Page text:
Winnie the Pooh: Blood and Honey – the upcoming horror movie based on the out-of-copyright book characters – will see Winnie and Piglet on a murderous rampage after, well, eating Eeyore.
During an interview with Variety, director Rhys Frake-Waterfield discussed the plot of the upcoming horror adaptation, which has swept social media in the last few days. Blood and Honey features Pooh and Piglet as “the main villains… going on a rampage” after Christopher Robin abandons them to go to college.
“Christopher Robin is pulled away from them, and he’s not [given] them food, it’s made Pooh and Piglet’s life quite difficult,” he explained. “Because they’ve had to fend for themselves so much, they’ve essentially become feral. So, they’ve gone back to their animal roots. They’re no longer tame: they’re like a vicious bear and pig who want to go around and try and find prey.”
“When you try and do a film like this, and it’s a really wacky concept, it’s very easy to go down a route where nothing is scary and it’s just really ridiculous and really, like, stupid,” he said. “And we wanted to go between the two.”
Essentially, the film will balance horror and comedy, fully aware of its absurd premise. As an example, the director explained one of the film stills (in the gallery above) that shows the pair stalking a victim in a jacuzzi.
“She’s having a good time and then Pooh and Piglet appear behind her, chloroform her, take her out of the jacuzzi and then kind of drive a car over her head,” he revealed. “It’s scary but there’s also funny bits because there’s shots of Winnie the Pooh in a car and seeing him with his little ears behind the wheel and like slowly going over there [to kill her.],
The director revealed that other characters, such as Tigger, would not appear in the movie. Essentially, it’s down to the copyright – Tigger, among others, is still under copyright, and so is not in the public domain. Eeyore could be in the movie, but it turns out we’ll simply be seeing the donkey’s tombstone, as his former friends ate him. Yep.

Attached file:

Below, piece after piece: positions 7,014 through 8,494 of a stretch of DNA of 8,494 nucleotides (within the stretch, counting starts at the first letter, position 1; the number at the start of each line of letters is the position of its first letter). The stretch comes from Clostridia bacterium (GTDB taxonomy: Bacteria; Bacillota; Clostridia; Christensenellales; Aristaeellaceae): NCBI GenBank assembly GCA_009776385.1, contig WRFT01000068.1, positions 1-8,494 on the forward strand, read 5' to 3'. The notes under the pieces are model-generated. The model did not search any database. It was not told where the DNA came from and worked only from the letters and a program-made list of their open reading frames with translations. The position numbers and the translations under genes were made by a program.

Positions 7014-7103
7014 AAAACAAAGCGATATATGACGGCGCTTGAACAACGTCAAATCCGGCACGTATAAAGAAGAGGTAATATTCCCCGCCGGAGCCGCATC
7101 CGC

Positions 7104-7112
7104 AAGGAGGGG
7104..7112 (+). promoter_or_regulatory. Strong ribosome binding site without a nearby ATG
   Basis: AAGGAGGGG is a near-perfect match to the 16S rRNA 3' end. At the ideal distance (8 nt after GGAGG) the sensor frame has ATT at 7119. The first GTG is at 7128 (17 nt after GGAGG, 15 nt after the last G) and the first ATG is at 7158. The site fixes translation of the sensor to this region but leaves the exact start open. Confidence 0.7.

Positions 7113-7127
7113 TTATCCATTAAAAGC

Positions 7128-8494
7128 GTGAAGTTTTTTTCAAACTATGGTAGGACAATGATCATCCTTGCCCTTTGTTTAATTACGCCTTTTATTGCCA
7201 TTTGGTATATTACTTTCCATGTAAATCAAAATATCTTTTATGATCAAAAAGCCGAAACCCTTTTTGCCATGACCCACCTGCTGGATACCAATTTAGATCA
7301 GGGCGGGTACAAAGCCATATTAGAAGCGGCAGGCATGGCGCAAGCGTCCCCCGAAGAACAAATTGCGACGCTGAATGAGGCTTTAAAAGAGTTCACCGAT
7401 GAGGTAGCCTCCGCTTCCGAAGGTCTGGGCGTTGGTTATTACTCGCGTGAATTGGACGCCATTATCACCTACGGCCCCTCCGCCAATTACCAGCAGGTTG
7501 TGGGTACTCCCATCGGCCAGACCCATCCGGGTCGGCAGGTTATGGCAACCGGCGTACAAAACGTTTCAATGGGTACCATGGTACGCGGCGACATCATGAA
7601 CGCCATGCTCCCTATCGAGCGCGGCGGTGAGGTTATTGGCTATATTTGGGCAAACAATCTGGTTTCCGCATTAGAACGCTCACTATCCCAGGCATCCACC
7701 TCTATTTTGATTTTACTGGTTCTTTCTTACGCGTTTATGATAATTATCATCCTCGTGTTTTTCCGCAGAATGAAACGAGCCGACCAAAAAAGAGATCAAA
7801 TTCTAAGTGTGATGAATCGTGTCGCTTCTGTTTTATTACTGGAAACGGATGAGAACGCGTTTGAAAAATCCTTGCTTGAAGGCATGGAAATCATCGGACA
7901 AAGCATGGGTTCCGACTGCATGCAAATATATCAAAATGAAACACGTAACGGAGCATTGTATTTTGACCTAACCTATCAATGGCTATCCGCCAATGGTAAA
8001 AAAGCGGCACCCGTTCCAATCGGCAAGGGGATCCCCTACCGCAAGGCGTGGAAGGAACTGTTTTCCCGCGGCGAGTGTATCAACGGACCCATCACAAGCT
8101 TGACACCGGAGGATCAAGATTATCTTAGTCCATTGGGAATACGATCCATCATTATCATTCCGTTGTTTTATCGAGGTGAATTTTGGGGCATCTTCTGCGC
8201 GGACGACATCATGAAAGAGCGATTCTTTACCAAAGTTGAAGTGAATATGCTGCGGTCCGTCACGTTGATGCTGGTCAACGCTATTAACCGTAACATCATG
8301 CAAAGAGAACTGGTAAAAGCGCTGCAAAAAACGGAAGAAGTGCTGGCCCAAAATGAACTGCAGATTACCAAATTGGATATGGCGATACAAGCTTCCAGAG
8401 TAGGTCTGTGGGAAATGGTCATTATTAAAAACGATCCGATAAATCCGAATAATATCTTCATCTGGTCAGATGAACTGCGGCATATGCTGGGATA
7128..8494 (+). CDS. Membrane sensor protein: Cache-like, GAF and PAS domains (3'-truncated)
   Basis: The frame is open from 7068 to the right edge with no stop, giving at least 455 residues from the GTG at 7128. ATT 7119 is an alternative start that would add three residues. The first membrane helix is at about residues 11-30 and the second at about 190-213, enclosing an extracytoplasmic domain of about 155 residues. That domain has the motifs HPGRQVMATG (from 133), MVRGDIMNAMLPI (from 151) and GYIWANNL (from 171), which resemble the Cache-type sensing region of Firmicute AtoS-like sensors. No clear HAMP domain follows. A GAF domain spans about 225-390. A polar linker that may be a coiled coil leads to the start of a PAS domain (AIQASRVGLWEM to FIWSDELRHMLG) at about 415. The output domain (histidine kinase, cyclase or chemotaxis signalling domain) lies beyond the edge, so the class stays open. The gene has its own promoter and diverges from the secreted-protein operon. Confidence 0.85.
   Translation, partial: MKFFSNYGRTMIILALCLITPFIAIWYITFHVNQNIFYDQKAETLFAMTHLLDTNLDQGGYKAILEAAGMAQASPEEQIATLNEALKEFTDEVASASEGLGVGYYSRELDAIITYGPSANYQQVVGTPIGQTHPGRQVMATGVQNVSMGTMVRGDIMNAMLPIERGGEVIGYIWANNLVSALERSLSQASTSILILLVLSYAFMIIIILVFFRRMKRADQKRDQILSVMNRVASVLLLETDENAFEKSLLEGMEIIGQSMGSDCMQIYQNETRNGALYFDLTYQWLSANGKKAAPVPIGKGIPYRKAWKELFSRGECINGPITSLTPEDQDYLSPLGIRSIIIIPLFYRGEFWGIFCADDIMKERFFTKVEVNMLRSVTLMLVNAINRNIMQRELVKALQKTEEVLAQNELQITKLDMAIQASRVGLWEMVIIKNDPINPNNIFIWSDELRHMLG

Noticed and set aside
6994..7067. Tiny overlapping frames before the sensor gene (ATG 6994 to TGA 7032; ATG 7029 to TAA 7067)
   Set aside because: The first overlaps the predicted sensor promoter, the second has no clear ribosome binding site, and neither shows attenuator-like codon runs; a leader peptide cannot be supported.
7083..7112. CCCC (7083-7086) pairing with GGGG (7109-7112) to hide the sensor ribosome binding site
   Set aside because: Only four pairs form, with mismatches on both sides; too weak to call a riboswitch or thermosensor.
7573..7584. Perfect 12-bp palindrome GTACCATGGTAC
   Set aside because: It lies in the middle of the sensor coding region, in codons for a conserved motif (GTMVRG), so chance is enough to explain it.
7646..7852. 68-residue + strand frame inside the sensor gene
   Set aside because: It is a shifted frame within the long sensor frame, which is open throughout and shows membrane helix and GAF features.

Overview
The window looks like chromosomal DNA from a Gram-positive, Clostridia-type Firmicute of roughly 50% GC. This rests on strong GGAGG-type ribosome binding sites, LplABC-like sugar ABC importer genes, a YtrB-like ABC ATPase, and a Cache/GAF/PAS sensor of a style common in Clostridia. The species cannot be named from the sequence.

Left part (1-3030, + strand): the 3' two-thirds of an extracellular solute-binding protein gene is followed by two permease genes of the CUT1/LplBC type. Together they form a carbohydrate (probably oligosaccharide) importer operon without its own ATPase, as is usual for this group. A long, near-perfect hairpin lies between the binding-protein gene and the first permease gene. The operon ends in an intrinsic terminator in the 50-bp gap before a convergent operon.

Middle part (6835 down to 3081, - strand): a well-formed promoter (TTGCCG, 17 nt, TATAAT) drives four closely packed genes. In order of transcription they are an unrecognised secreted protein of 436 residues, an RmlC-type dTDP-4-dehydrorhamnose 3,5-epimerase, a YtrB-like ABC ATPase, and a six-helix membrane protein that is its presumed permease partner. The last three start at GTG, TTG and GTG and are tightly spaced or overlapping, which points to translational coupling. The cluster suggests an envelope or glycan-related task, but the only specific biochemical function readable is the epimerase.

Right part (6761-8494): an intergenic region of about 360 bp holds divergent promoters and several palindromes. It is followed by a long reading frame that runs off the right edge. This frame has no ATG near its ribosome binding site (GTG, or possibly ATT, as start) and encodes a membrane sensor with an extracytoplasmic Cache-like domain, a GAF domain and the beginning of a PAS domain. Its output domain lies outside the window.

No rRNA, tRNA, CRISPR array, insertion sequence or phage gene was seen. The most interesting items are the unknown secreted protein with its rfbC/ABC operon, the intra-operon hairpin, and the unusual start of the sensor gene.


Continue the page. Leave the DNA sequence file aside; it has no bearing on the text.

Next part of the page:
Frake-Waterfield promises there’s no way Disney fans will confuse this production for anything Disney could or would make: “No one is going to mistake this [for Disney], he said. “When you see the cover for this and you see the trailers and the stills and all that, there’s no way anyone is going to think this is a child’s version of it.”
Further avoiding copyright issues, the team had to ensure that even Pooh and Piglet are only based on the 1926 version of Winnie the Pooh in Milne’s stories. After all, Disney still retains the rights to its own interpretations of the characters.
“We’ve tried to be extremely careful,” he explained. “We knew there was this line between that, and we knew what their copyright was and what they’ve done. So, we did as much as we could to make sure [the film] was only based on the 1926 version of it.” That’s why Pooh is wearing a lumberjack suit while Piglet is clad in black.
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Rhys Frake-Waterfield both wrote and directed the movie, based on the classic children’s books by AA Milne.
Ryan Leston is an entertainment journalist and film critic for IGN. You can follow him on Twitter,